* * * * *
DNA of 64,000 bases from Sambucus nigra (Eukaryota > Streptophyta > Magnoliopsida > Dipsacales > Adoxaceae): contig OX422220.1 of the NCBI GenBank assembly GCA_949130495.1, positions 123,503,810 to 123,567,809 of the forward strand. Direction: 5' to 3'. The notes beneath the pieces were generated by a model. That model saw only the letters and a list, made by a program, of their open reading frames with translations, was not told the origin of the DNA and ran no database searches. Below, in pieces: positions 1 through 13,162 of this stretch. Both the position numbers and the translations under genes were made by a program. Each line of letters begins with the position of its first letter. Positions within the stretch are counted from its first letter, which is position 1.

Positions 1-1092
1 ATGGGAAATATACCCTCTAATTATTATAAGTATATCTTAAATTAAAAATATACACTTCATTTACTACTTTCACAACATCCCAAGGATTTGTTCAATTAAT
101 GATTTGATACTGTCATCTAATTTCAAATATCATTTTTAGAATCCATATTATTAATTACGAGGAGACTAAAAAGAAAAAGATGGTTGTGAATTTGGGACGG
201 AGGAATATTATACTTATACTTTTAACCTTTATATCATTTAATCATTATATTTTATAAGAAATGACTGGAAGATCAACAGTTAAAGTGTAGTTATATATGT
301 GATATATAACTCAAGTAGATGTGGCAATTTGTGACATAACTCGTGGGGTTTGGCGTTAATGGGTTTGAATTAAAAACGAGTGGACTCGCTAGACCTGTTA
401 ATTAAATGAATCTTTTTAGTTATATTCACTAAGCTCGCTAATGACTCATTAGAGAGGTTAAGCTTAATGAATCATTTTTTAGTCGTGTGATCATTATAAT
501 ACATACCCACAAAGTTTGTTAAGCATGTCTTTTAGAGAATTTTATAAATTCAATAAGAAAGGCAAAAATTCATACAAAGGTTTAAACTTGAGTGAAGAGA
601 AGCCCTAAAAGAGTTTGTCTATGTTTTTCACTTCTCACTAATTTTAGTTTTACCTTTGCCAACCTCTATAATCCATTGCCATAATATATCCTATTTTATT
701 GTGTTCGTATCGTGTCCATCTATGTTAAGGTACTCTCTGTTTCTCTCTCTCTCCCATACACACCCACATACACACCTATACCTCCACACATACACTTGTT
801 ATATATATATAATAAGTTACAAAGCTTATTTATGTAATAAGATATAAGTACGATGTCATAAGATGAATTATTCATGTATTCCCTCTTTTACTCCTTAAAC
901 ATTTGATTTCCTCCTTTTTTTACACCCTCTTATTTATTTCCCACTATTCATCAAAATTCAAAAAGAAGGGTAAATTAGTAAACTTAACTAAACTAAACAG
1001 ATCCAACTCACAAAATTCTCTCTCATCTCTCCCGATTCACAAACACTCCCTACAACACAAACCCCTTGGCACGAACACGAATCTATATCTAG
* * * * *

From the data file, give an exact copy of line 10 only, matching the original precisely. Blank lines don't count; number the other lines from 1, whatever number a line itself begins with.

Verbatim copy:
701 GTGTTCGTATCGTGTCCATCTATGTTAAGGTACTCTCTGTTTCTCTCTCTCTCCCATACACACCCACATACACACCTATACCTCCACACATACACTTGTT